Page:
Use warm tap water and soap (if the molds have been used for soapmaking, simply soak in warm water for a half hour or so). Hot water, including dishwasher water, may warp the plastic.
The moulds can tolerate wax and transparent soap temperatures of 135-145ºF. If you're concerned about warping, set the molds in a shallow cold-water bath for hot-temperature pours.
Please don't manhandle the moulds when releasing contents! If you have any difficulties with soap or chocolate, place the moulds in your freezer. For chocolate, a few minutes of freezer time will allow for easy unmoulding. For soap, 1 hour should be sufficient.
Because opaque cold-process soap undergoes a chemical reaction in the moulds, there are a few extra considerations to keep in mind:
- Soap needs a certain amount of heat to saponify properly.
- Most cold-process soap books call for pour temperatures of 80-100ºF. These temperatures are fine if you're pouring several pounds into one large mold, but when soap is poured into individual 3 or 4 ounce moulds, heat is more easily lost regardless of how much insulation you use. If you've measured your ingredients correctly but your finished soap is soft and/or grainy, raise the soap's temperature to between 115-125ºF next time you pour.
Opaque Cold-Process Soap Considerations don't apply to transparent soap since it's neutral when poured. Transparents also lack "stickiness," so there shouldn't be any problem unmoulding them.
When filling many cavities, realistically consider just how much working time you have before your soap begins to thicken beyond the "easy-pour" state. Dividing soap up into smaller portions for different colors and fragrances will slow you down; some artificial fragrances will speed the thickening. If this is the case, think about making smaller batches. If your soap does thicken before all the cavities are filled, spoon the soap in and tap the moulds lightly on the counter top. The clear plastic will allow you to see if any air bubbles remain on the mould's detail surface.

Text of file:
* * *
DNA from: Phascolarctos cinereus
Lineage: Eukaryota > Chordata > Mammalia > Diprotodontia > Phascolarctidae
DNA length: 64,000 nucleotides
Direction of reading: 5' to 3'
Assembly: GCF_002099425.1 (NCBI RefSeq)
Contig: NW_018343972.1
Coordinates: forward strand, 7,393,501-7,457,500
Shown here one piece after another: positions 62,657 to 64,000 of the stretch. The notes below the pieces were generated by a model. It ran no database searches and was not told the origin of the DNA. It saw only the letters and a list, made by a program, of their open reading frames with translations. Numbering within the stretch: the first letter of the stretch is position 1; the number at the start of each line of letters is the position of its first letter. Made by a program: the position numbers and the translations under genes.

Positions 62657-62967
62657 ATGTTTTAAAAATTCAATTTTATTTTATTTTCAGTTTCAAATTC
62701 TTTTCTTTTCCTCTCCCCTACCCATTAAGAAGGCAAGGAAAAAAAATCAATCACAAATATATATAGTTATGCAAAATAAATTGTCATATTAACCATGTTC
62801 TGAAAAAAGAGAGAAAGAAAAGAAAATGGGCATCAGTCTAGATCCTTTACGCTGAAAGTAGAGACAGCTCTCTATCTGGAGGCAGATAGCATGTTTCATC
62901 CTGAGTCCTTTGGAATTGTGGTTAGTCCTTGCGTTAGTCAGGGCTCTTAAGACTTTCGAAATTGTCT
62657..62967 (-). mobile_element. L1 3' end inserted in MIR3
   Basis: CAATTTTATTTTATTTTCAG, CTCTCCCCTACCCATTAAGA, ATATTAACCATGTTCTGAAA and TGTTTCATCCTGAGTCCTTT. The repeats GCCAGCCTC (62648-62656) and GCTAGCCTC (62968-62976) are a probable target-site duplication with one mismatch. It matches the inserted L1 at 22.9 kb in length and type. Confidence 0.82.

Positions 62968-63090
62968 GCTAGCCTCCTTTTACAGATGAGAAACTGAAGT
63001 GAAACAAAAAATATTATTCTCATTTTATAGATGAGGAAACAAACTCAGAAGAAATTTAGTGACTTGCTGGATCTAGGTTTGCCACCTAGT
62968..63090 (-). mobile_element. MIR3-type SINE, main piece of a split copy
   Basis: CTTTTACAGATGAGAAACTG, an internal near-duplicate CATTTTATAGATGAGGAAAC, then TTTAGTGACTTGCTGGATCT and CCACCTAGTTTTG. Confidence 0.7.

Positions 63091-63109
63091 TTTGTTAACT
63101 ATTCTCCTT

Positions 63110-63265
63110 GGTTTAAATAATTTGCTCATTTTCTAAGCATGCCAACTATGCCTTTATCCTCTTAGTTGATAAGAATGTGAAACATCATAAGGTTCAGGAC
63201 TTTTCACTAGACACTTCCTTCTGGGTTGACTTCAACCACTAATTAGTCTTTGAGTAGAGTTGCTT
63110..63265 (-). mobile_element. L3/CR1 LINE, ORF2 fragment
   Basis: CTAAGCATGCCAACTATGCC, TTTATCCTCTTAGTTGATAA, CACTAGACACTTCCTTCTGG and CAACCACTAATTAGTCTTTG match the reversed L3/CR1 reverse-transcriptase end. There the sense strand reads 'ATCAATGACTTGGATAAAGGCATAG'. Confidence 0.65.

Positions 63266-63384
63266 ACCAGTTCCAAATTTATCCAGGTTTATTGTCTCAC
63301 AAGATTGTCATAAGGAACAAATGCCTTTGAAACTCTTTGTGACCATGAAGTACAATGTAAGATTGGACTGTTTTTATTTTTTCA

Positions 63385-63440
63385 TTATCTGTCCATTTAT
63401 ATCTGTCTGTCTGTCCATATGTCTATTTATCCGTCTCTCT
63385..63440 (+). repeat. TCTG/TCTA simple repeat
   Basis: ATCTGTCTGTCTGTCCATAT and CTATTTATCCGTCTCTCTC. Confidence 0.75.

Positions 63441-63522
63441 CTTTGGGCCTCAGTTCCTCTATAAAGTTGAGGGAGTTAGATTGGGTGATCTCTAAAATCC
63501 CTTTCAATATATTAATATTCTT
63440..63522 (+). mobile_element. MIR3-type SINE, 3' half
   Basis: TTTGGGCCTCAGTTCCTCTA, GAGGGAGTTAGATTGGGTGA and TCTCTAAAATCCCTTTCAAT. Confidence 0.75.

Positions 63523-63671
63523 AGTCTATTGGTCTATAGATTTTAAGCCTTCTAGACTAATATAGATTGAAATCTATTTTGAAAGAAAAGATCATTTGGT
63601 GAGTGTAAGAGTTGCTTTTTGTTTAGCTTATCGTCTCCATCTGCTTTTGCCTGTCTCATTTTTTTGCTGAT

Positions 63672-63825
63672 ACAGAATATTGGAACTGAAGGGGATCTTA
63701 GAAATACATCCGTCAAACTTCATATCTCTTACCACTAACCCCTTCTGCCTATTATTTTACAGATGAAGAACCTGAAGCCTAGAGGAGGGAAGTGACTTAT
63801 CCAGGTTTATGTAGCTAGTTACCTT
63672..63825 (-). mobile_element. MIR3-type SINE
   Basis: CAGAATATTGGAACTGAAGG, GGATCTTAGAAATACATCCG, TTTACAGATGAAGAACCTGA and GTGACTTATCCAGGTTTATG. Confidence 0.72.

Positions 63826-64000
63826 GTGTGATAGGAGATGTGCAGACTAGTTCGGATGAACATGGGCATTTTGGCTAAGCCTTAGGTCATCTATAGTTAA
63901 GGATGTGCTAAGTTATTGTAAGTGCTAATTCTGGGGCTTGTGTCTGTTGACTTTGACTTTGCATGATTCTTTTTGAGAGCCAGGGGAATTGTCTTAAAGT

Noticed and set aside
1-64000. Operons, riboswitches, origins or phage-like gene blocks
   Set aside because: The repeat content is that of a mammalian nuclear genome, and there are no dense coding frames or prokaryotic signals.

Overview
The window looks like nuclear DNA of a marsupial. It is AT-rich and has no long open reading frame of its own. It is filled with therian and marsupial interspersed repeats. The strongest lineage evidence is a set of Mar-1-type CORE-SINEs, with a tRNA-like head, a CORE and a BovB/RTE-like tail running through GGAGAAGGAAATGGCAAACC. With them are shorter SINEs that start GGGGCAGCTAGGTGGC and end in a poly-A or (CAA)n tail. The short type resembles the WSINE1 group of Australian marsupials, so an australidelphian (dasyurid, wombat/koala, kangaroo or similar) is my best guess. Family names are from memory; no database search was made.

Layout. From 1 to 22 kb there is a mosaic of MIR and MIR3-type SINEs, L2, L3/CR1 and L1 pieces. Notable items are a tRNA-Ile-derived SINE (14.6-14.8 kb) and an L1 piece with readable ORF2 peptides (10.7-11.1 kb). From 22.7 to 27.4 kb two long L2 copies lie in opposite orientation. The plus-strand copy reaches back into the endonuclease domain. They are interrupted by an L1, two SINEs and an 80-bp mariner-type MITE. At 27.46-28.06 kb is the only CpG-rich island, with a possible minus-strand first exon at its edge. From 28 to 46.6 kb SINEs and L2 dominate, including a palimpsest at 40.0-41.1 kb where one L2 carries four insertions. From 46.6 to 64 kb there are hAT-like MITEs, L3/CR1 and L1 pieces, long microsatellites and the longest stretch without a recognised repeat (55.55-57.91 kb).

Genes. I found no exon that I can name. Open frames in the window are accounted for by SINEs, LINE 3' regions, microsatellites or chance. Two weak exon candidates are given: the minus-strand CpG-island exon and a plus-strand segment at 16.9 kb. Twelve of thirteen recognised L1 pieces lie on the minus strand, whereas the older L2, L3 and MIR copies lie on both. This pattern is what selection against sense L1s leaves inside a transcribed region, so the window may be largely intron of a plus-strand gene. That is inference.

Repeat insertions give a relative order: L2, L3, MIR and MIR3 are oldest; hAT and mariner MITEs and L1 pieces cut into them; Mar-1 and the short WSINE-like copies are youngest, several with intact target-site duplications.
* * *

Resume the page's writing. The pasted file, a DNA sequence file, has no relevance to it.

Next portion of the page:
Super fatted soap and/or soap high in soft oils such as canola, avocado, safflower, etc. are a bit sticky, and therefore may unmould with more difficulty than firmer soaps high in palm oil or tallow. These softer soaps will unmould if placed in the freezer for 1 hour.
For a firm, easy-release soap with a good lather try: 22 ounces palm oil or tallow 3 ounces coconut oil 2 ounces olive, canola or any other soft oil 4 ounces sodium hydroxide 8 ounces water Heat oils to 115-125ºF. then add 115-125 degree lye solution. Stir until traced.
If temperature has dropped much below 115-125 prior to pouring, reheat on stove top. Makes 2 pounds, or enough soap to fill approximately 9-10 cavities.
Mould designs show up clearer and "crisper" in hard soap than in soft soap.
If the soap is allowed to remain in the moulds for 12-24 hours after cooling down, it releases much more easily than unmoulding it immediately upon cooling. (During this extra time the soap is both shrinking and crystallizing.)
One final option:
If you'd like to experiment with a fairly effective mould release, melt one part paraffin wax then stir into 3 parts mineral or baby oil. Best used when it is hot and liquid, but if applied to the molds when cold (as a soft paste) use a stiff brush to insure thin and even application, otherwise inconsistencies can mar the smoothness of the finished soap. Plain mineral or baby oil can also be used to lightly coat the moulds (vegetable oils or PAM may possibly saponify if used as a mold release).